Peak Experiences

(by Ninja) The Himalaya, Sanskrit for “abode of snow”, comprises a series of 3 parallel mountain ranges running across or bordering India, China, Tibet, Bhutan, Pakistan, Afghanistan, and Nepal. Nine of the world’s 10 highest peaks are here, with the exception of K2 lying in the neighboring Karakoram range. The ranges run from east to west for over 1500 miles.


The Himalayas are revered by Buddhists and in particular, Vajrayana Buddhism has flourished there, for meditation, retreat, and perhaps to meet an enlightened master. This is where Rama met Master Fwap, as we learn in “Surfing the Himalayas”, and where Padmasambhava brought Buddhism from India in the eighth century, founding the Nyingma school of Tantric Buddhism. Milarepa, a famous Tibetan teacher of the 11th century, was a dark sorcerer as a young man who went on a vengeful killing spree before meeting his teacher Marpa the Translator, and eventually becoming fully enlightened. The immortal enlightened teacher Babaji is believed to still roam the Himalayas, teaching Kriya yoga to any who can find the “deathless guru”.

These mountains are also prized by world-class mountaineers, and both life and limb have often been sacrificed in pursuit of the high Himalayan peaks.

In any discussion of Buddhism and the Himalayas, the specter of the crimes that have been and are being committed in Tibet is raised. Beginning in 1950 the Chinese Red Army took over the central and western regions of this large country (970,000 mi.², larger than Alaska and California combined). They ransacked and destroyed Buddhist monasteries. Monks and nuns who refused to forsake the Dalai Lama were tortured and killed. Many, many more were imprisoned for what they believed, and more than 1 million Tibetans have died as a direct result of China’s invasion.

While Buddhism continues to be the primary religious practice in the higher reaches of the Himalayas, i.e., the northern range known as the Greater Himalaya, its spiritual leaders are in exile, imprisoned, or dead. While this is certainly one of the great injustices of our time, it remains to be seen what effect the strategy of peaceful resistance taken up by the Dalai Lama will ultimately produce.

Rama (Dr. Frederick Lenz) often spoke of the Himalayas, not just because of his close association with the region both in this life and previous lives, but also to reflect on the profound stillness and purity found there which make it so much easier to meditate and stop thought. In his talk entitled “Wisdom” in the Enlightenment Cycle talk series, he says, “Let’s say you go to the Himalayas and you’re drawn to tops of mountains. You climb way up through the ice and the snow and you get to the top of K2 or Mount Everest or mountains that perhaps are not as well known. You get up there. You stand there and you see the ranges, of the mountains, the Himalayas spread out at your feet. And it’s different there. There’s a different feeling there. There’s a different awareness there. It vibrates very fast. The mountains themselves and the dimensions that are associated with those mountains vibrate very quickly.”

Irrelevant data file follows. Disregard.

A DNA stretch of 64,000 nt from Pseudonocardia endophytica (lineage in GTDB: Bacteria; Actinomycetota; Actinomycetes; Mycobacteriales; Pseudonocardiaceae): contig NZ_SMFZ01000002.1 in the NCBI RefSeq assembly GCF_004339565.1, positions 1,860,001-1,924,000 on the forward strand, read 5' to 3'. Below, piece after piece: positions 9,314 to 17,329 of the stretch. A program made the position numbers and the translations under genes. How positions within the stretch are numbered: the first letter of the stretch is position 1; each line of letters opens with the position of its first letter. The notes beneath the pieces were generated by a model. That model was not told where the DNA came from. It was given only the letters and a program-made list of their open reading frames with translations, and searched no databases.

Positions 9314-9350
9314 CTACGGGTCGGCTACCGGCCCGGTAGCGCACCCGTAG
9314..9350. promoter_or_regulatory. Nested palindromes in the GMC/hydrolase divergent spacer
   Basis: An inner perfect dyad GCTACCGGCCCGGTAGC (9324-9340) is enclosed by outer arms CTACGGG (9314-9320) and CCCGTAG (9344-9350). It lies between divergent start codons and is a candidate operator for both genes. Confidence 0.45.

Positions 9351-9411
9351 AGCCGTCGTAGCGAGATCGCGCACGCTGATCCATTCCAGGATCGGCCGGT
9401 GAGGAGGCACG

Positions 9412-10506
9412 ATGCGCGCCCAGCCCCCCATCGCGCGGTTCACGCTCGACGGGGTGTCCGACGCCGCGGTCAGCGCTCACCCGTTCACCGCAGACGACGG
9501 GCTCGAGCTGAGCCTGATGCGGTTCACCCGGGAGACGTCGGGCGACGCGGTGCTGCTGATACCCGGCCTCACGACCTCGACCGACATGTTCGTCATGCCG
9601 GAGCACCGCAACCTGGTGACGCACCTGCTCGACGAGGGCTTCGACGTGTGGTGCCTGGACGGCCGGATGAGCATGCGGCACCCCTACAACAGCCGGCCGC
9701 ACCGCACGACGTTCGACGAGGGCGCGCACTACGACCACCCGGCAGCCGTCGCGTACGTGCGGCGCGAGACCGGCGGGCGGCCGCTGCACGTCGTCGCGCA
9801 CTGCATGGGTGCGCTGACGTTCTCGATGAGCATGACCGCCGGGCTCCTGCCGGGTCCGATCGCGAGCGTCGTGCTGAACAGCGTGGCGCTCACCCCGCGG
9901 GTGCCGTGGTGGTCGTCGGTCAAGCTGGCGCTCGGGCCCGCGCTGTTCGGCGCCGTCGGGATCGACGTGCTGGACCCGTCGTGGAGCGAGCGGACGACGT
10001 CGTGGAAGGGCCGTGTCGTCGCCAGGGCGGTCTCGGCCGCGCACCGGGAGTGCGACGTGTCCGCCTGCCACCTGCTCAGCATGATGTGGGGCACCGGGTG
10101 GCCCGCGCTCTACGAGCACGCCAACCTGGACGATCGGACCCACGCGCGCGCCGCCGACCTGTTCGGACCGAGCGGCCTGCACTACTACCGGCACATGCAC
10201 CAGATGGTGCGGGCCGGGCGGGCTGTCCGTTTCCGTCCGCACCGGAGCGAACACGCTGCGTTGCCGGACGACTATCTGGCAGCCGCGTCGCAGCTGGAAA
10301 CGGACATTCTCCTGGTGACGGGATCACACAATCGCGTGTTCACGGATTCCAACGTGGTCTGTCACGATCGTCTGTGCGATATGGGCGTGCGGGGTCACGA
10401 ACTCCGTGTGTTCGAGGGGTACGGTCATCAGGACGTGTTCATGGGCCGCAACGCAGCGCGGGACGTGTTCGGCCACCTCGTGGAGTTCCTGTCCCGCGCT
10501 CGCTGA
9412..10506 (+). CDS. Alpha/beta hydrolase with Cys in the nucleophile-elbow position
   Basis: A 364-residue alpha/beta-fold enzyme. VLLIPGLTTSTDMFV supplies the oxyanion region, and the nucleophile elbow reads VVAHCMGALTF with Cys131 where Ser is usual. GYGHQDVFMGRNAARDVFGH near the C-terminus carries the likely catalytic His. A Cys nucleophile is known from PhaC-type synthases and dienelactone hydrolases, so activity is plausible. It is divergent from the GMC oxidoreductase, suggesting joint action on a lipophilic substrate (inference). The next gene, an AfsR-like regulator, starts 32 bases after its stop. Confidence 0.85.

You are up there in the realm of the eternal snows, and then you come back down. And then when you’re down here, you sort of forget about what happened up there, what those experiences and feelings were like. You go back to life and your house and your job and what you do. But it changes you. It clarifies your purpose. It makes life more abundant to have had that experience. It’s not transient. It’s eternal. You touch eternality at the top of the Himalayas.”

Getting to the top of the Himalayas is the challenge, and whether we do so inwardly or as part of a pilgrimage, or on a trek with other intrepid mountaineers, a great amount of self-effort is required. The inspiration for such a quest is fortunately readily available.

The film “Himalaya” directed by Eric Valli, an award-winning National Geographic photographer who has spent many years living and working in the Himalayas, was the first Nepalese film to be nominated for Best Foreign Film at the 1999 Academy Awards. It provides provocative insights into traditional Tibetan culture, with all but two of the characters played by real-life villagers, chiefs, and lamas, and the storyline is engaging and exciting. But the real fun for me came on the second viewing when I could focus less on the characters and plot, and more on the textures, sounds, and vistas. The cinematography takes you right into the heart of the mountains. Remarkably, the locations where this film was shot could only be reached by foot and it took the crew nine months to complete shooting.

There are other great sources of inspiration, starting with the spiritual classics “Surfing the Himalayas” and “Snowboarding to Nirvana”. In my next post, we will look at some of those sources and continue the conversation.

For information about Ninja, see his Teacher’s Listing.